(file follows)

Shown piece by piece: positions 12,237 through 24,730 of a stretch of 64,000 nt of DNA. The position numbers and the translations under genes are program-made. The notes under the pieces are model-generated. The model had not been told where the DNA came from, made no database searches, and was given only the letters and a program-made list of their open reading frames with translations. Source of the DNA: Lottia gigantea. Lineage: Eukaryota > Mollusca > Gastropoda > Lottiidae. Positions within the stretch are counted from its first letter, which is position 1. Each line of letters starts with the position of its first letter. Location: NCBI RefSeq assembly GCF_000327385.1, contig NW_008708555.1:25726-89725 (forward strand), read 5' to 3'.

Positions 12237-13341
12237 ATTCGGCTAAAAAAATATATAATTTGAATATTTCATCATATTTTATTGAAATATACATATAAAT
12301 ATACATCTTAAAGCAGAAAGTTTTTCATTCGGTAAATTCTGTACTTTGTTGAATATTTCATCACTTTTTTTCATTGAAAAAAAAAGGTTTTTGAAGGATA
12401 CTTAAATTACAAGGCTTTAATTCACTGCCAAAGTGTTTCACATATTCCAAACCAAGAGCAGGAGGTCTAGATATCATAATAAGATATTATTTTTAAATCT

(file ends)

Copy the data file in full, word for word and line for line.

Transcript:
Shown piece by piece: positions 12,237 through 24,730 of a stretch of 64,000 nt of DNA. The position numbers and the translations under genes are program-made. The notes under the pieces are model-generated. The model had not been told where the DNA came from, made no database searches, and was given only the letters and a program-made list of their open reading frames with translations. Source of the DNA: Lottia gigantea. Lineage: Eukaryota > Mollusca > Gastropoda > Lottiidae. Positions within the stretch are counted from its first letter, which is position 1. Each line of letters starts with the position of its first letter. Location: NCBI RefSeq assembly GCF_000327385.1, contig NW_008708555.1:25726-89725 (forward strand), read 5' to 3'.

Positions 12237-13341
12237 ATTCGGCTAAAAAAATATATAATTTGAATATTTCATCATATTTTATTGAAATATACATATAAAT
12301 ATACATCTTAAAGCAGAAAGTTTTTCATTCGGTAAATTCTGTACTTTGTTGAATATTTCATCACTTTTTTTCATTGAAAAAAAAAGGTTTTTGAAGGATA
12401 CTTAAATTACAAGGCTTTAATTCACTGCCAAAGTGTTTCACATATTCCAAACCAAGAGCAGGAGGTCTAGATATCATAATAAGATATTATTTTTAAATCT